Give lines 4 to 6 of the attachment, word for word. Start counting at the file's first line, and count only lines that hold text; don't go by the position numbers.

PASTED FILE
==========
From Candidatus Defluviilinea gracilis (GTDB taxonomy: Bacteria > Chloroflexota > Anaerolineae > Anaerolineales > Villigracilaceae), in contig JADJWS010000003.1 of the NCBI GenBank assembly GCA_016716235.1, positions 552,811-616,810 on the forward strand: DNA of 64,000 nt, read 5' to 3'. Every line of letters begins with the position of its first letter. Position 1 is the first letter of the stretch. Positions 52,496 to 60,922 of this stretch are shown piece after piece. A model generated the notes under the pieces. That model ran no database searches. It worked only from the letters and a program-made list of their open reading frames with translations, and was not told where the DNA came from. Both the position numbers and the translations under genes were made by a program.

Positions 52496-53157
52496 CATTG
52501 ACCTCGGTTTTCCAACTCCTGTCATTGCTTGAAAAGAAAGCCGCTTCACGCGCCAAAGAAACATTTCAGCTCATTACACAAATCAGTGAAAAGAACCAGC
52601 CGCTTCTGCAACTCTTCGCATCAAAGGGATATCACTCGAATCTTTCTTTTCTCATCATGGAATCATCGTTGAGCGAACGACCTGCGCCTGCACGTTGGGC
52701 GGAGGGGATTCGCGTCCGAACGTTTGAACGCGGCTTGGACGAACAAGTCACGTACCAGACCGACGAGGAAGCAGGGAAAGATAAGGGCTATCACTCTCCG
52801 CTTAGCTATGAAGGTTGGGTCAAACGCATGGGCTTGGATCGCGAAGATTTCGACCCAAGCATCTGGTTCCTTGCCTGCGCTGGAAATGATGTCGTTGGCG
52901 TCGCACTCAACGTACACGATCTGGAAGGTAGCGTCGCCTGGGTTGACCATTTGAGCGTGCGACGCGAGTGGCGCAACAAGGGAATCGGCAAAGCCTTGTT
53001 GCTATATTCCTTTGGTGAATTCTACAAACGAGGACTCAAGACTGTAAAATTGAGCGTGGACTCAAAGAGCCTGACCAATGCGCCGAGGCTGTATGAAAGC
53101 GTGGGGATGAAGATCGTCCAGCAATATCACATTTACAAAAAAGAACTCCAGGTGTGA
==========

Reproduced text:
52501 ACCTCGGTTTTCCAACTCCTGTCATTGCTTGAAAAGAAAGCCGCTTCACGCGCCAAAGAAACATTTCAGCTCATTACACAAATCAGTGAAAAGAACCAGC
52601 CGCTTCTGCAACTCTTCGCATCAAAGGGATATCACTCGAATCTTTCTTTTCTCATCATGGAATCATCGTTGAGCGAACGACCTGCGCCTGCACGTTGGGC
52701 GGAGGGGATTCGCGTCCGAACGTTTGAACGCGGCTTGGACGAACAAGTCACGTACCAGACCGACGAGGAAGCAGGGAAAGATAAGGGCTATCACTCTCCG